While shocking to some, eugenics was considered a settled “science” in the early twentieth century—and arguably the most important policy question (in the eyes of many high-minded intellectuals). Not surprisingly, the leading “natural aristocrats” of the literary intelligentsia were among some of its chief proponents. Furthermore, they had the advantage of being the celebrated men of letters who could wield the power of their pens to color and shape the collective imagination through their art and “fictional” stories. Some famous examples include H.G. Wells’ many dystopian novels (Island of Dr. Moreau, The Time Machine, The War of the Worlds), Aldous Huxley’s Brave New World and Island, and D.H. Lawrence’s works exploring the spiritual significance of “blood” and hereditary natures.



As Carey observes, Nietzsche was the spiritual father leading the charge as a “counteractive to the spread of democratic vulgarity.”

“Anti-suburban aesthetes were attracted by Nietzschean postures. They liked to claim that art was essentially undemocratic, and that what nourished it were bloodshed, slavery and the wild ways of the old pagan world. George Moore’s Confessions of a Young Man, published in 1888, is an early statement of this case, reminding us of Eliot’s later objection to ‘suburban democracy’:Democratic art! Arts is the direct antithesis to democracy… Athens! A few thousand citizens who owned many thousand slaves, call that democracy! No! what I am speaking of is modern democracy – the mass. The mass can only appreciate simple and naïve emotions, puerile prettiness, above all conventionalities.” (Ib., 55.)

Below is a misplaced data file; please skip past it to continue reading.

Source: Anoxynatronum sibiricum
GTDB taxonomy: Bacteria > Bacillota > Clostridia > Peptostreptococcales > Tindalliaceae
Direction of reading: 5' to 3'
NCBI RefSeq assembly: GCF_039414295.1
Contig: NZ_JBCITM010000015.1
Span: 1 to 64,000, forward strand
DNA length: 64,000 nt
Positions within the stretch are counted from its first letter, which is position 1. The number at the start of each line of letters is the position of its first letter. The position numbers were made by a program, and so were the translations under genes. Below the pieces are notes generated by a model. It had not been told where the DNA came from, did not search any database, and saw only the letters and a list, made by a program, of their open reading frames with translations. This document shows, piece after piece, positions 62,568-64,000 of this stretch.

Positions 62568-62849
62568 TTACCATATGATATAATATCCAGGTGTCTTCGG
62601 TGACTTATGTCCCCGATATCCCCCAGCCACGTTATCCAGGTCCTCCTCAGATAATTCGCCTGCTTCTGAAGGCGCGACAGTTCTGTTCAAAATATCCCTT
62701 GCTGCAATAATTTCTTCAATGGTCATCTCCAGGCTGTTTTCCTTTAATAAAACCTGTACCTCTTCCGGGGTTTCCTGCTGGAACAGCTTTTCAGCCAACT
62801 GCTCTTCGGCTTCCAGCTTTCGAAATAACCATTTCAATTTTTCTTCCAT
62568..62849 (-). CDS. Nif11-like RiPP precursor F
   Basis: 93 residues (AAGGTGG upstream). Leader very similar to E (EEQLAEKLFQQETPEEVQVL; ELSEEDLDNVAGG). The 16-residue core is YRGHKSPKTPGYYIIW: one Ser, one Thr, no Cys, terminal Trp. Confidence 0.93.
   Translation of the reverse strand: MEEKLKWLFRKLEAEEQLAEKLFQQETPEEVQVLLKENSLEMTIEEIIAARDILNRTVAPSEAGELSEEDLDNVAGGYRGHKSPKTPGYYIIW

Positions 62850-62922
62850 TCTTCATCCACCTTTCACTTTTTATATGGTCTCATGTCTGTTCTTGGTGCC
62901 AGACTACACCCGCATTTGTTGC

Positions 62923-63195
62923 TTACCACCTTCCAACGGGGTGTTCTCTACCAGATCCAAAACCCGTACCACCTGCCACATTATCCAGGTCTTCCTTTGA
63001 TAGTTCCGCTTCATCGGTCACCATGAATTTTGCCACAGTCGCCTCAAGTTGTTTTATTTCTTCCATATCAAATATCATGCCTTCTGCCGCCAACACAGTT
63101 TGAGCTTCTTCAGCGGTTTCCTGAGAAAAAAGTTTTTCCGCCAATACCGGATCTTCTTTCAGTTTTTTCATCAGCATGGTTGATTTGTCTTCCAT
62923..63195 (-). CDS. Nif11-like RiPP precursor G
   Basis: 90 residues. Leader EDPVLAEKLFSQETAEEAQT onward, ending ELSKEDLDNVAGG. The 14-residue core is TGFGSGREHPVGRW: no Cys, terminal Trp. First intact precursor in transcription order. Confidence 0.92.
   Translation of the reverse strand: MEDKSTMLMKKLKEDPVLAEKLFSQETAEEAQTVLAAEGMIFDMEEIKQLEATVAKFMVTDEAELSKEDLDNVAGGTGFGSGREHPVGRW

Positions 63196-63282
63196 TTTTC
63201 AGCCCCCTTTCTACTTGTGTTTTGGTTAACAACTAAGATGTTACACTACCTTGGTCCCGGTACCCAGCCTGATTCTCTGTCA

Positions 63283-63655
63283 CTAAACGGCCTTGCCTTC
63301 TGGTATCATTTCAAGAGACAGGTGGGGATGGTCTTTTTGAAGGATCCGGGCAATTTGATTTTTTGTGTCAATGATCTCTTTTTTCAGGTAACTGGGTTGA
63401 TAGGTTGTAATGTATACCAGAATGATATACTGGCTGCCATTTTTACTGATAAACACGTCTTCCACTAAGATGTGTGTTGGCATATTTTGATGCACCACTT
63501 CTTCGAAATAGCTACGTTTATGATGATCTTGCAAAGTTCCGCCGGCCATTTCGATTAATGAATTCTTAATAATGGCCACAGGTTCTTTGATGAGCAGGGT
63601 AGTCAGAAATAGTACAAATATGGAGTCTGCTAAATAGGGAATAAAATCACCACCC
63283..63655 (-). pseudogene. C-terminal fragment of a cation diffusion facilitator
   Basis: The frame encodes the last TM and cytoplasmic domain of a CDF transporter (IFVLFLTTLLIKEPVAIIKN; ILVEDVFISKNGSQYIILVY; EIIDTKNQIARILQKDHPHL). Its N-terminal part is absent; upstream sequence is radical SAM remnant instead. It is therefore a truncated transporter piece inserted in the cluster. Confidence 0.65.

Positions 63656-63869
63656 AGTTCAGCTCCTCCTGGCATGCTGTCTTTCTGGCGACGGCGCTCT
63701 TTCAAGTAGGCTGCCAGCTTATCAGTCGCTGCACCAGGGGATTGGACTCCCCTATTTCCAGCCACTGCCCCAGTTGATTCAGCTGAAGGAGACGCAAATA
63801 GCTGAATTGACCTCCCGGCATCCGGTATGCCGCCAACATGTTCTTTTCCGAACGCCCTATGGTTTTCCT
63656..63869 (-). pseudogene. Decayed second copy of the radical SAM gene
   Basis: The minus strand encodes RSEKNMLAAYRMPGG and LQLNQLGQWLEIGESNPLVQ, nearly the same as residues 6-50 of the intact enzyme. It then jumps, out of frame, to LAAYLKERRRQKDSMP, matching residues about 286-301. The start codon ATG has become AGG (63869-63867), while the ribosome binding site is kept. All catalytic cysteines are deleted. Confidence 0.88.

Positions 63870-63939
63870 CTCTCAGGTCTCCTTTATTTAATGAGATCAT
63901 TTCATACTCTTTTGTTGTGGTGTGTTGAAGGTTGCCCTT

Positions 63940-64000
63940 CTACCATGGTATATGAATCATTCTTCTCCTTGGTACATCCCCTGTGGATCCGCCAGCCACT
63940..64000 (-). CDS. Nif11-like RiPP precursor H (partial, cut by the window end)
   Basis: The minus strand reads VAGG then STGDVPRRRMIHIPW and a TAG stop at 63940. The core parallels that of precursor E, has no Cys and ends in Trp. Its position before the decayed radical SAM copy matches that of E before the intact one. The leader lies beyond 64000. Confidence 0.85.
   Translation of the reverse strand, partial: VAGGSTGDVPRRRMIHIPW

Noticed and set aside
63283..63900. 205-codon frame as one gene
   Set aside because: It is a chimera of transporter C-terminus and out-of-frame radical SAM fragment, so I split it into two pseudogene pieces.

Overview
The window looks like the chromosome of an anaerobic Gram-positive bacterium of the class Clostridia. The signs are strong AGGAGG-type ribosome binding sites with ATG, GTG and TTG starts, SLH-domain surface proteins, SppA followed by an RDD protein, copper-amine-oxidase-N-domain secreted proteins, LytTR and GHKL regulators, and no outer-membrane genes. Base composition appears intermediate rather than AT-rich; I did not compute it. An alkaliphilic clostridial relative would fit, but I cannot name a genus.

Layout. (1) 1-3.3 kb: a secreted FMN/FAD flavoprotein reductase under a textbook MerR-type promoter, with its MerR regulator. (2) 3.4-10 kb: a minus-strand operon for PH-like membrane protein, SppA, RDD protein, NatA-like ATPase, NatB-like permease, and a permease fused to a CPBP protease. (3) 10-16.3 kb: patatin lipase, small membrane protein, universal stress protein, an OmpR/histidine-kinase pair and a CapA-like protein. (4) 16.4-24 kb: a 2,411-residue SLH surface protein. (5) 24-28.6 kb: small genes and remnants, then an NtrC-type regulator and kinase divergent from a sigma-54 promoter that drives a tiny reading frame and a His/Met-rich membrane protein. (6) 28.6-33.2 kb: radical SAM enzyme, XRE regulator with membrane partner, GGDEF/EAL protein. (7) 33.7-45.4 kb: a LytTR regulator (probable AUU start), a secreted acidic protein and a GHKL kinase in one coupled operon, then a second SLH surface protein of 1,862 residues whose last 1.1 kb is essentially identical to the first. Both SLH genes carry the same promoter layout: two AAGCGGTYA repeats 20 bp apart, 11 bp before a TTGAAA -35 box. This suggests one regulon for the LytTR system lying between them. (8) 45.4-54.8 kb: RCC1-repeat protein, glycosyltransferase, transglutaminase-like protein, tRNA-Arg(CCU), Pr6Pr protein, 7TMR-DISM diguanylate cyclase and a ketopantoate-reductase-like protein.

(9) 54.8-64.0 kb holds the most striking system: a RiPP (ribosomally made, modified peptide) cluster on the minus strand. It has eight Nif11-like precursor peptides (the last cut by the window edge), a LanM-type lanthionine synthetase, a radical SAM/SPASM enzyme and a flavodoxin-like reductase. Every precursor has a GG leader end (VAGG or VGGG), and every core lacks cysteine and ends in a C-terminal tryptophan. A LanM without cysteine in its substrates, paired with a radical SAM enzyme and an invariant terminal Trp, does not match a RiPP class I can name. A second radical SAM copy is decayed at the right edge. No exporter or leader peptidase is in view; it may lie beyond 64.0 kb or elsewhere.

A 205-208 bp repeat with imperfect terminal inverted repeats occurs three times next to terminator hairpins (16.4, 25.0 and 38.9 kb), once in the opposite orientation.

In case there were any doubts, Carey notes that Nietzsche spent a good deal of his life polemicizing against what he considered the vast worthless, unequal and uneducable masses:

“Men, Nietzsche decrees, are not equal. The mistaken belief that they are is to blame for the degeneracy of Europe. Benevolence, public spirit and consideration for others are despicable herd virtues. The truly noble man is egotistic. He despises pity, which is unhealthy and valued only by slaves. The warrior is a type of the finest man. War and courage have achieved greater things than charity. Men should be trained for war, and women for the recreation of the warrior. The belief that women are equal, or merit education, is a sign of shallowness. They should be treated as property, slaves or domestic animals. This item in Niezsche’s programme has proved particularly congenial. The early twentieth-century intellectual aristocrat is an almost exclusively male fantasy. By comparison women, children and family life are regarded as secondary concerns.” (Ib., 72.)

D.H. Lawrence, another Modernist luminary, was exemplary of this modernist school, being one of the most outspoken Nietzscheans of the English world:

“‘That everyone can learn to read will ruin in the long run not only writing, but thinking too.’ D.H. Lawrence vigorously develops this theme. ‘Let all schools be closed at once,’ he exhorts. The great mass of humanity should never learn to read and write. Illiteracy will save them from those ‘tissues of leprosy,’ books and newspapers. Without education the masses will, Lawrence hopes, relapse into purely physical life.” (Ib., 15.)

Carey cites a shocking letter Lawrence wrote to Blanche Jennings, which reads:

“If I had my way, I would build a lethal chamber as big as the Crystal Palace, with a military band playing softly, and a Cinematograph working brightly; then I’d go out in the back streets and main streets and bring them in, all the sick, the halt, and the maimed; I would lead them gently, and they would smile me a weary thanks; and the band would softly bubble out the Hallelujah Chorus.” (Ib., 12.)